Yesterday evening, whilst perusing Facebook, a message appeared on my wall, posted by a member of the club who I still see from time to time. The contents of the message moved me greatly.

During this year's Club Anniversary Weekend run, one of the members lost his life. It would appear that as the convoy of bikes approached an intersection, the driver of a car that was waiting to enter the flow of traffic decided that he wasn't going to wait for the entire convoy to pass before joining the road. He therefore attempted to thread his car through a slight gap between two motorcycles, forcing everybody to take evasive action. The deceased rider was unfortunately unable to avoid hitting the car head-first, and died pretty much instantly.

The fallen rider leaves behind a wife and two adult daughters. I'm an atheist, so I will not offer up a prayer (nor will I ask anybody to do so - that is up to you), but I would like to extend my condolences to his family, friends, and to the members of the Club Triumph España, particularly those who were unfortunate enough to witness this tragic event. "Motosalsa" as he was known, is now riding free on the eternal run in the sky.


Tuesday, 6 September 2011

Shame on you, Nissan!

Earlier today, a rather disturbing commercial for the Nissan "Juke" was brought to my attention. It revolted me to such a degree that I instantly started posting complaints on Facebook and Twitter, and posting the commercial to the various internet motorcycling fora of which I am a member.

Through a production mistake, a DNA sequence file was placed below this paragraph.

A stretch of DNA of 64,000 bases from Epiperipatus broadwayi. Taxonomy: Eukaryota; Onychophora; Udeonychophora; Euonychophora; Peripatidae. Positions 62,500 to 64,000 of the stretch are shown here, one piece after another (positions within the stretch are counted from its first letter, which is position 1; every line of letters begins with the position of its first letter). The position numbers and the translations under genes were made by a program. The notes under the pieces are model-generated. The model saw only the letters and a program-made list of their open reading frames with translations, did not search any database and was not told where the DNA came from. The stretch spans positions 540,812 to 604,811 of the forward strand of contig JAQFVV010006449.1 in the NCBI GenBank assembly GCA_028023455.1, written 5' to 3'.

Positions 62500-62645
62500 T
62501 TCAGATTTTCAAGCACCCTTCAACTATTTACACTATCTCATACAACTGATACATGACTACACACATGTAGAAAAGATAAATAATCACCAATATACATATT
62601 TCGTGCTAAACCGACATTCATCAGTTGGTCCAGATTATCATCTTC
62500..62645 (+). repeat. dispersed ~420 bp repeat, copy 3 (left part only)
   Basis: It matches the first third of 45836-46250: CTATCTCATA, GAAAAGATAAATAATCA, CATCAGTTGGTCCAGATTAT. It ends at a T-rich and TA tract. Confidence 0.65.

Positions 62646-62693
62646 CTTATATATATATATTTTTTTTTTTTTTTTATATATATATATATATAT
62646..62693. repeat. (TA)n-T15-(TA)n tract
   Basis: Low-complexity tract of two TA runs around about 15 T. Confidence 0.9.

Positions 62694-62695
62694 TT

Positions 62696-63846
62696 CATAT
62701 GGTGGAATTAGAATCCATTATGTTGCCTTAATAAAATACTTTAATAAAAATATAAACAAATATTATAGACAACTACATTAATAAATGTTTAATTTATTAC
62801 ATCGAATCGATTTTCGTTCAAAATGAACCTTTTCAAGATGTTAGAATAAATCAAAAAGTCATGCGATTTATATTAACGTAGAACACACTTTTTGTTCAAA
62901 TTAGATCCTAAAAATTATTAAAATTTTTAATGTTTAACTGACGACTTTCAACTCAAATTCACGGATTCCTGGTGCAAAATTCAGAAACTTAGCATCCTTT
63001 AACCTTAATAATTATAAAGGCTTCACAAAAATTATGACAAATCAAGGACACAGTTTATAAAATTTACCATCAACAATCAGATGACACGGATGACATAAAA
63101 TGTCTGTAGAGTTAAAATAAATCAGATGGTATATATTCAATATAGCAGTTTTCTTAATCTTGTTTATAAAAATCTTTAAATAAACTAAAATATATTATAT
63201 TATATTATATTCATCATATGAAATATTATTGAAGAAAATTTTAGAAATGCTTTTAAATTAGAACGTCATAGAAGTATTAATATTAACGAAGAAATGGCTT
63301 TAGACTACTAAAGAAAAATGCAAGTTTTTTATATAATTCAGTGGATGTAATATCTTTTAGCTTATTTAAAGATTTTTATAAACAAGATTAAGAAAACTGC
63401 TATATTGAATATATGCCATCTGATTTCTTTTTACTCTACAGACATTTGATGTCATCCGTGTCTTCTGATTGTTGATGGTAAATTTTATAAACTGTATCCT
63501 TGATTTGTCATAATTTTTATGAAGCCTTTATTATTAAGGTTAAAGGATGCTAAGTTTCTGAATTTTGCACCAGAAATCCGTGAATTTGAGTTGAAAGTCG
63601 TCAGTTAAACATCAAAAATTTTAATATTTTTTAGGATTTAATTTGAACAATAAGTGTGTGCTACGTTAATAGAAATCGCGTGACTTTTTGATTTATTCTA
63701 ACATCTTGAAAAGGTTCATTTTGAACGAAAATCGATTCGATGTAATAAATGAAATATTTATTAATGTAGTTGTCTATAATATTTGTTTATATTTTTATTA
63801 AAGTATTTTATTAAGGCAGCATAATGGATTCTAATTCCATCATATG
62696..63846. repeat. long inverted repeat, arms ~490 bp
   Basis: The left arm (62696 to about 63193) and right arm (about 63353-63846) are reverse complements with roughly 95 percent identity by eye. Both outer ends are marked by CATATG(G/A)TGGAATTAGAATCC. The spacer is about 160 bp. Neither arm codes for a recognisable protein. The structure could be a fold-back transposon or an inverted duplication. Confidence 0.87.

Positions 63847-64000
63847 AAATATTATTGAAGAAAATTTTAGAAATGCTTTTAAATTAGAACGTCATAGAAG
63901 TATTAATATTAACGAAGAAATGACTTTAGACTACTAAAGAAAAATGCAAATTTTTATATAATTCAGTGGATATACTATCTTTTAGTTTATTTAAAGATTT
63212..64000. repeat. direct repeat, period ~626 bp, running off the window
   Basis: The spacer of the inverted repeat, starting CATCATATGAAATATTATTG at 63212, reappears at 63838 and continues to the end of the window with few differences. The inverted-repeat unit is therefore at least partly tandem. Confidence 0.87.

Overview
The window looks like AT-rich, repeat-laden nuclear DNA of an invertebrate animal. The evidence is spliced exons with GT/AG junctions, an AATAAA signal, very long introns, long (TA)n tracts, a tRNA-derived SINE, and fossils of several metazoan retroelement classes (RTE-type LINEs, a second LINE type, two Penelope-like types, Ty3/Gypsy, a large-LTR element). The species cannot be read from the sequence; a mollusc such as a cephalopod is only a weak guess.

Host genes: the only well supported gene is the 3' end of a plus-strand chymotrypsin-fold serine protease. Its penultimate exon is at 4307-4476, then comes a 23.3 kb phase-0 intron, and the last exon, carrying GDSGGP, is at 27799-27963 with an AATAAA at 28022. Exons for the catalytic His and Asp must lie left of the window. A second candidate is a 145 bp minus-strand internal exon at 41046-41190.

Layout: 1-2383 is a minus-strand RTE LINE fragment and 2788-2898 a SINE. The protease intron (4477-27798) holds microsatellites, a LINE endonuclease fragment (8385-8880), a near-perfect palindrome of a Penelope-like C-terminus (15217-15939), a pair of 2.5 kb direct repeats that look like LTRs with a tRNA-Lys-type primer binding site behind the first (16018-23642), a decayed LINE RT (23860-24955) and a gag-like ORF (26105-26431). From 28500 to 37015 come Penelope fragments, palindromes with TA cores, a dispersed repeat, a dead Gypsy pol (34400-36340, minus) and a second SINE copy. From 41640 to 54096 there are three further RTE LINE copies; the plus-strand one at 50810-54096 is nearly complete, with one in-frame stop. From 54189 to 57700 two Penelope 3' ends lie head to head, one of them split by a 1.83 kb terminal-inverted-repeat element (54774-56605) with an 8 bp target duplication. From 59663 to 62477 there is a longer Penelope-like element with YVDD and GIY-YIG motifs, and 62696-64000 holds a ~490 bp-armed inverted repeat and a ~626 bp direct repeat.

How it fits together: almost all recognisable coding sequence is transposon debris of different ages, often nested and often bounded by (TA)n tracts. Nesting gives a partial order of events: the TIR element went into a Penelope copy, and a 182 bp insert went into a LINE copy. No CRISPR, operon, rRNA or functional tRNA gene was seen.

Afte a while, the webmaster of the forum (an unofficial Triumph owners' forum that is in no way linked directly to Triumph Motorcycles Ltd.) was able to confirm that the commercial originated from Nissan Canada. I promptly fired off a complaint to their customer service. I will be monitoring their reply to my letter of complaint and reporting upon it here on The Thruxtonian. Depending upon the way in which they handle the matter, I will decide whether or not to pursue the matter further, perhaps even in a court of law.

Here is the offending (offensive, even) commercial:

If you wish to complain about the commercial, you can contact Nissan Canada HERE

Monday, 5 September 2011

Once more unto the breach...

As you know, this blog is a one-man-show that I do on my own time (and just sometimes taking a few moments off my work). As such, it is subject to the demands of my professional schedule. It is also subject to the effects of my personal life and, since my last article in March of this year, this latter aspect of my life has been in somewhat of a turmoil for various reasons that I will not enter into here. Suffice it to say that I lost interest in maintaining The Thruxtonian and preferred to direct my energy and resources towards other ends. Indeed, I had intended to let this blog wither away and disappear into the forgotten meanders and interstices of the internet.

I have however changed my mind on this point and, despite the fact that my life - in both its professional and personal aspects - has not yet got to where I would like it to be, I am pleased to announce that The Thruxtonian rides again.

For this new stage in its existence, I will endeavour to make the blog possibly bigger and certainly better. Notwithstanding, to a certain extent it will continue to be at the mercy of my professional and personal life, but although the journey may be sometimes erratic, I will attempt to ensure that you, the readers, will be informed of any temporary interruptions. And of course, I reserve the right to pull the plug at any time. Life will always be more important than a blog.

It's nice to be back...


The Thruxtonian